The big one, the HUGE HUGE thing. What if this baby has to go to SCBU? I won’t be able to go too, I might never even see him alive. I’ll be in a bed, in a room, utterly out of my wits with fear and I won’t even get the time I got with Freddie.
What if he dies and I’m stuck in hospital recovering and can’t get away? I won’t be able to be with my girls (who will almost certainly not be allowed in because, again, the hospital will be closed down because of vomit bugs. Max won’t be able to care for all of us.
Even if it all goes well, it will mean 2-3 days in the same ward I paced up and down in while Freddie tried to live. I’m not going to cope with crying babies, being on my own, sympathy, lack of sympathy, accidental malfunctions of care.
Even if it goes well, there are the stockings and the overwhelming fear I have of bloodclots, the recovery, the Clexane injections, the wound checks and the miserable numbness and the coughing and sneezing and not being able to get about easily or drive or have the endorphins that make feeding easy and coping with a newborn easy.
And I know, because I’ve done it three times, that I don’t mentally recover well from caesarean birth. I just don’t. It does something to my hormones and my sense of well being and connection to people. It gives me nightmares and low self worth and I cut off and feel bad and I don’t enjoy mothering after it particularly well. I’m not sure that those things, risking those things, on top of the emotions of a rainbow baby, are a good idea. On top of another dead baby, they’d be a very bad thing indeed.
It’s just not an easy option.
So that takes me back to VBAC. I can’t be induced. I can’t seriously wait till 40 weeks, never mind beyond, not only because of my sanity and the rest of the families’ sanity, but medically.
I can’t be induced without some risk.
Induction ups my ‘maybe’ rupture risk of about 1%-ish to a bit more like 2% – but, quite understandably, not something a health professional can be forced to take on. That’s only 4 times my risk of another random neonatal death, which everyone assures me won’t happen. I wouldn’t give up my job on a 1 in 50 chance of winning the lottery, the fact that Freddie’s birth was smooth is a good thing. But.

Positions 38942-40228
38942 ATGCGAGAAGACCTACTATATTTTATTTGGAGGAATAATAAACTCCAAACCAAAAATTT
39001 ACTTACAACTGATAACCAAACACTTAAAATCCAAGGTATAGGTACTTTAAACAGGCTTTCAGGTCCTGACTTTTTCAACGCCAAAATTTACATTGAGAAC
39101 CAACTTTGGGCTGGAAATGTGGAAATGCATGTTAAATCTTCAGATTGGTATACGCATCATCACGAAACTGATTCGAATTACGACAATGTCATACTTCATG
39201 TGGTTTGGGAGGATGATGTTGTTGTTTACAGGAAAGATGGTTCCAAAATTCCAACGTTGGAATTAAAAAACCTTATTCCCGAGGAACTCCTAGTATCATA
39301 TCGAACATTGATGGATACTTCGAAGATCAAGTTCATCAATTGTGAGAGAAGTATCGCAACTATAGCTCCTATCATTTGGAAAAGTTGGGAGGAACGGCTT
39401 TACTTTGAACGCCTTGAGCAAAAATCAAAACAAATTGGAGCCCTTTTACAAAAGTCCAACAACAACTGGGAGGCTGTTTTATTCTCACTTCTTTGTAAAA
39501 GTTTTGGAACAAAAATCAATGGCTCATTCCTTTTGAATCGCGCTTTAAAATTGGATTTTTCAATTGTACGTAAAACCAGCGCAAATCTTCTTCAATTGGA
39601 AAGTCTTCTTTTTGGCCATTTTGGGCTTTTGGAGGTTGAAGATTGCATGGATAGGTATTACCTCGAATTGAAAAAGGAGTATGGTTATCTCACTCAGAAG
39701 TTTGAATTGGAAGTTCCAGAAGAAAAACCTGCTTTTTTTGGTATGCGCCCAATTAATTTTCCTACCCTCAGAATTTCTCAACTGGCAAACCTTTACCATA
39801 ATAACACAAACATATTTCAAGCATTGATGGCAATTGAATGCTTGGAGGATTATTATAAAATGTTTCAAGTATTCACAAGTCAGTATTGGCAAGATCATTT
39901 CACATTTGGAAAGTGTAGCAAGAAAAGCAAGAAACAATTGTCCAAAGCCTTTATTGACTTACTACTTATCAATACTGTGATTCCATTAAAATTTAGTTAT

I could even have a a totally different random event. A PPH. A cord accident. A baby who gets stuck. A long drawn out labour that ends in an emergency section.
I could have a perfectly smooth birth if I wait to 40 weeks+ and a baby who screams.
I could have another dead baby to say goodbye to.
I could die.
I could lose my womb.
I could go home that afternoon with a happy baby and a happy mummy to relatively emotionally intact children.
I could have all those things happen, bar the last, if I have a section.
If I’m too scared of random natural birth events to have another VBAC, I have to have a section.
But what on earth do I do if I’m too scared to have a section and can’t have a VBAC because I can’t be induced and I can’t make myself go into labour at a time that is sensible and safe?
What if I VBAC but the obvious concerns and stress it will cause me and Max and my carers means it is clinical and complicated and anxious and breaks all the good things and all the healing I got from Freddie’s birth?
I don’t feel like I have a single option that looks safe, risk free, outcome assured and emotionally manageable at the moment.
And through all of this, I know, I just know, that what really matters is a screaming baby who comes home.
But what if I make the choice that means this time it is ME that doesn’t come home? What if I make the choice to do it the ‘easy’ way and he doesn’t breathe and I never even get to hold his hand while he’s alive?
To be honest, and I know this might seem a small thing, what if it all goes well and I come to pieces so badly afterwards, like has happened before, that it turns out to be the straw that breaks the back of the camel that is our marriage. Because Max will NOT understand, if I lurch from neonatal death trauma, to birth trauma. He will not be forgiving of that because he will simply not get it.
Knowledge and experience isn’t empowering me at this point, it’s just terrifying me. It’s not like I can stop the clock either. One way or another, this baby is going to have to come out.
Edit: I’ve had a few emails suggesting that I opt for a home birth to reduce the stress. Just to clarify; I swapped hospitals after the girls and I love my new hospital, which has treated me with care and respect throughout. Freddie’s birth was perfect and couldn’t really have been more perfect if it had occurred at home. Leaving aside the remote possibility that somehow the car drive caused his distress (unlikely given he didn’t appear to be in distress when we arrived), all a home birth would have done for me would leave me feeling he could have been saved if he’d been in hospital and everyone else would think so too. Nothing would persuade me to give birth away from a SCBU unit now. I really appreciate the care and thought in emailing me, but it isn’t an option I want to consider.